To my right, my grandfather and I shared sparkling water. I paced my mouthfuls, trying to match his so I might close the gap between finishing my meal, and waiting for others to finish theirs. With no food to watch, Anonymous’ eyes begin to wander, and they often settle on me, sitting there, wasting away under the onslaught of calories I just consumed just by waiting for someone else to finish their meal. The minutes restrained by etiquette dig into my side. My grandfather tore a shred of turkey off with his fork. He sliced a sprout, he speared it, he swirled it in thick, velvety gravy. The crust of roast potato crunched and crumpled against a smooth ball of stuffing. A small morsel assembled carefully, mindfully. He lifted it to his lips. Then paused. He finished his sentence: string of wise words spread before me. I couldn’t read them properly, anxiety was starting to blind me with spots of electric panic. The clock was ticking, and my nerves were racking up calories. When the full stop dropped, he placed this delicate forkful in his mouth, and began to chew. Once, twice, again. And again. Time sank back into my seat as he picked up the conversation again. That wonderful, soul-reviving morsel anorexia starves me of. Oh Ellie, I’m so hungry for this. I’m craving contact with people left on the other side of your illness. How sad for my grandfather’s wisdom was wasted on a narrow, anorexic rhetoric.
Where I hung off his every word, I felt Anonymous claw at them, shove them aside, hurry them along. And it hurt to watch: it was painful to endure. The Christmas dinner fight will be defined by my insistence on listening to my grandfather speak, at least until other people got up for seconds.
I lasted through that course. By the time heads were turning to their empty plates, inclining towards the kitchen where trifle and figgy pudding and cream and chocolates lay in wait, I was exhausted. So I retreated. I put my knife and fork together, and left them all to it.

I had identified possible black spots on Christmas day. The sticky bits I would be expected to sit still, and the stale ones where I knew Anonymous would force me into exile. The times Ellie would gasp for air, away from the fug of fun she still can’t quite manage in more than hourly bursts. On my time plan, I scheduled in scraps of activity I could chuck at Anonymous, just to keep her quiet. In the bleak midwinter of the afternoon, those sickly hours between 2 and 4, I shouldered Anorexia and heaved it outside into the cold. Onto a public footpath. Until I reached the summit of anxiety, and it all calmed down with the setting sun.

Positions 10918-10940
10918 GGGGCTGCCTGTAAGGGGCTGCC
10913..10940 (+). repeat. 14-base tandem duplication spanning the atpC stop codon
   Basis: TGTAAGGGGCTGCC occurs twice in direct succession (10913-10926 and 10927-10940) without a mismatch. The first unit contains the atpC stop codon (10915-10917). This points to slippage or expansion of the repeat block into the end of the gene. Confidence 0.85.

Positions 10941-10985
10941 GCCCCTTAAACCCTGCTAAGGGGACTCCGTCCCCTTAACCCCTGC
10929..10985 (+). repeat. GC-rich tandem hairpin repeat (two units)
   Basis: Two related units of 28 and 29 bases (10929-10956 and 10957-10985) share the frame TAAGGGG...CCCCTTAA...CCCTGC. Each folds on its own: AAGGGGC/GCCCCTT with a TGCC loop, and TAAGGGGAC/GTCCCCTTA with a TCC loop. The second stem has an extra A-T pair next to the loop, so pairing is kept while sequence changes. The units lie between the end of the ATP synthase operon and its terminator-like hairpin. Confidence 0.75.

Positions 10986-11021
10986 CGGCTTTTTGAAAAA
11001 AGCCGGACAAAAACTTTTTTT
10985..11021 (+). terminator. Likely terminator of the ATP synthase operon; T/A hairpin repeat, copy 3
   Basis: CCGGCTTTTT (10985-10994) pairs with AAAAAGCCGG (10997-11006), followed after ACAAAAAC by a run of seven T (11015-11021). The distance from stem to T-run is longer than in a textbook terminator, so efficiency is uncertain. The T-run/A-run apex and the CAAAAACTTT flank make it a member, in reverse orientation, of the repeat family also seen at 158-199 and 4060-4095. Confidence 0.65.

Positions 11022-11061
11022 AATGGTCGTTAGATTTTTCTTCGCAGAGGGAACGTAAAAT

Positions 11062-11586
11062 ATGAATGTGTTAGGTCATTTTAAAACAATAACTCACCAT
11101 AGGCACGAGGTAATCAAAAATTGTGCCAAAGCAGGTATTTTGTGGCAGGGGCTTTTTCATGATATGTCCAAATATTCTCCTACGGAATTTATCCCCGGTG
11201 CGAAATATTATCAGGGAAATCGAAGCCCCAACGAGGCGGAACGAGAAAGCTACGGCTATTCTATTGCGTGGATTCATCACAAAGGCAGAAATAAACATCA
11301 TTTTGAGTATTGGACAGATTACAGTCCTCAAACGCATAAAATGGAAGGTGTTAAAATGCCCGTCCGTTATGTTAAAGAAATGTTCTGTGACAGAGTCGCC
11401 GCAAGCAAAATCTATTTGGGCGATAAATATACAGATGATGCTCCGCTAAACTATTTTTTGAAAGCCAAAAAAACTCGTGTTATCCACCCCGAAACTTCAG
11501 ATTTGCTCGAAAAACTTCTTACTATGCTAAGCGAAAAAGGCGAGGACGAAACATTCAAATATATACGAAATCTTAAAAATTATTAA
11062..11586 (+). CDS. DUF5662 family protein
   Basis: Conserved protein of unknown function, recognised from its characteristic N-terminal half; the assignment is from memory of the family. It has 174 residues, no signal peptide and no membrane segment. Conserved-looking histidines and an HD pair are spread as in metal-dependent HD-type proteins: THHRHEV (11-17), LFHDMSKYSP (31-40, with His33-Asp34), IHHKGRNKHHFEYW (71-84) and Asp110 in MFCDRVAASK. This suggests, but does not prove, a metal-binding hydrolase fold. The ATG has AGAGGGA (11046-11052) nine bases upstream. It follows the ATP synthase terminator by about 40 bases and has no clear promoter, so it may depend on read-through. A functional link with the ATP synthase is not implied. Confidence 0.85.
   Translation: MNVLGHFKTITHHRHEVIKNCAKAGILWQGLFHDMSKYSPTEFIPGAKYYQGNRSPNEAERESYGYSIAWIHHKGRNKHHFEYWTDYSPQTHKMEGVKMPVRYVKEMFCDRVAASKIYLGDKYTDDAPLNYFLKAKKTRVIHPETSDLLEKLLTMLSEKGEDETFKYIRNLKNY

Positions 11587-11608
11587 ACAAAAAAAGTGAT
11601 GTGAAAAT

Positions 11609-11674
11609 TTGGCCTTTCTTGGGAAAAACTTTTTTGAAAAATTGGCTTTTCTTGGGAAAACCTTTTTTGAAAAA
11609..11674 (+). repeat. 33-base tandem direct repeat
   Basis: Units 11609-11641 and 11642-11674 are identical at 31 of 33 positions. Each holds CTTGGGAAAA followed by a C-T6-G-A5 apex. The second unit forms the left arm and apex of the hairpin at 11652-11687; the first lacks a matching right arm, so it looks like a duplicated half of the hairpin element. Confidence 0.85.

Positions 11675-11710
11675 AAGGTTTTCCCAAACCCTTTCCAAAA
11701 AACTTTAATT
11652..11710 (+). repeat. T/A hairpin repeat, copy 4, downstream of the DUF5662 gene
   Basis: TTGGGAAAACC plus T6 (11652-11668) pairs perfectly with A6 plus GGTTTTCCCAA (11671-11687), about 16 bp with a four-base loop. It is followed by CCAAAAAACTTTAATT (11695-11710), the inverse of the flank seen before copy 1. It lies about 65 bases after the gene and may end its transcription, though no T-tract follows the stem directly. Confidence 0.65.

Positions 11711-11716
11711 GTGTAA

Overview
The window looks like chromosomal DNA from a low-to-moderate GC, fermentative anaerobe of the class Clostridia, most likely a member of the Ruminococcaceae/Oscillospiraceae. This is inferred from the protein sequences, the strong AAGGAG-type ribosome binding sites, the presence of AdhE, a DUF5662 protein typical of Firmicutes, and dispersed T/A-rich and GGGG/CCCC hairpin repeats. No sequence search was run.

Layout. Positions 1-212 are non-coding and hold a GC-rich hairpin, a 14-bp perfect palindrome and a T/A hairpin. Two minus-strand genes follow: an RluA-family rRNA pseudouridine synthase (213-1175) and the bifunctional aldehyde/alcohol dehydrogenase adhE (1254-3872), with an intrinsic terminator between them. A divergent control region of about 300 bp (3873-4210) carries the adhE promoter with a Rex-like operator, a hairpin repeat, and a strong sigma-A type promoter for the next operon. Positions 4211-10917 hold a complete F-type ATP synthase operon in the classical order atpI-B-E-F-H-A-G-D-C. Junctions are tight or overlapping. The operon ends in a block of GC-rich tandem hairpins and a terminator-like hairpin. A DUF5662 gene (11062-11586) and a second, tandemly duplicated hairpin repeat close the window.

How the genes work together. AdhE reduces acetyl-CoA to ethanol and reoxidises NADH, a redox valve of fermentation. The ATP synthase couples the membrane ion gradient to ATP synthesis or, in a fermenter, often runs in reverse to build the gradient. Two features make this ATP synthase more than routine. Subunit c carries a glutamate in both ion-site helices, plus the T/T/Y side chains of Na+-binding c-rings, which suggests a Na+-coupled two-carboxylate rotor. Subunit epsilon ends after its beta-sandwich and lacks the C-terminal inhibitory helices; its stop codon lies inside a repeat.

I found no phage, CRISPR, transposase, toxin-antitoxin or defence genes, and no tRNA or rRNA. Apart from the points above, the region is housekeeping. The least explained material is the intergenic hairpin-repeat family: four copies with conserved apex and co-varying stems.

I needed breakfast before church: nobody sings well on an empty stomach. Nor can they walk up the rectory footpath, stand and sit and stand and sit at the organ’s cue. Without breakfast, Ellie, where will you summon the energy from to shiver in the pews, or cling to the words of God? How will you focus on your faith. This tattered faith. The one so unrecognisable in this anorexic war. Yet here it still is, it survived. What can this faith give you, but the courage to be still for an hour during this Christmas service.
Walking up the lane, I asked my Mum yet again if it was ok to sit. The third time, she took my hand and sighed. “Ellie, of course it is ok.” then she leaned in, making sure the gravestones were out of earshot. “That’s why God gave you a bottom!”

In the lead up to Christmas, I worked my way through a to-do list, staying busy, staying Anonymous. I was being chased towards the big day, when it became clear that I was missing something.
At the end of term, the reception class put on a Nativity play. Alas, this was not the simple tale of the birth of Christ. Lo, let it not be presumed that Mary and Joseph hunkered down in a stable before the divine child. This is not what happened, according to the children. What really happened, actually, was a cow picked a fight with Joseph. One of the Kings had a toilet break during their dance and the sheep were in fact better at herding a flock of four-year olds than the shepherds. The angels never did grasp just how far to not pull their dresses up on stage. The Inn Keeper had less to say about the whole thing than the Inn’s Door. As for the Inn Keeper’s wife, well. Disgruntled puts it plainly. Away in a manger, life went on. I was lucky enough to witness this retelling, and humbled by the hope they conveyed in their Christmas message, however unwittingly. Here, take this old news: this good, hopeful news. Fresh from a four-year old: here is a story of hope.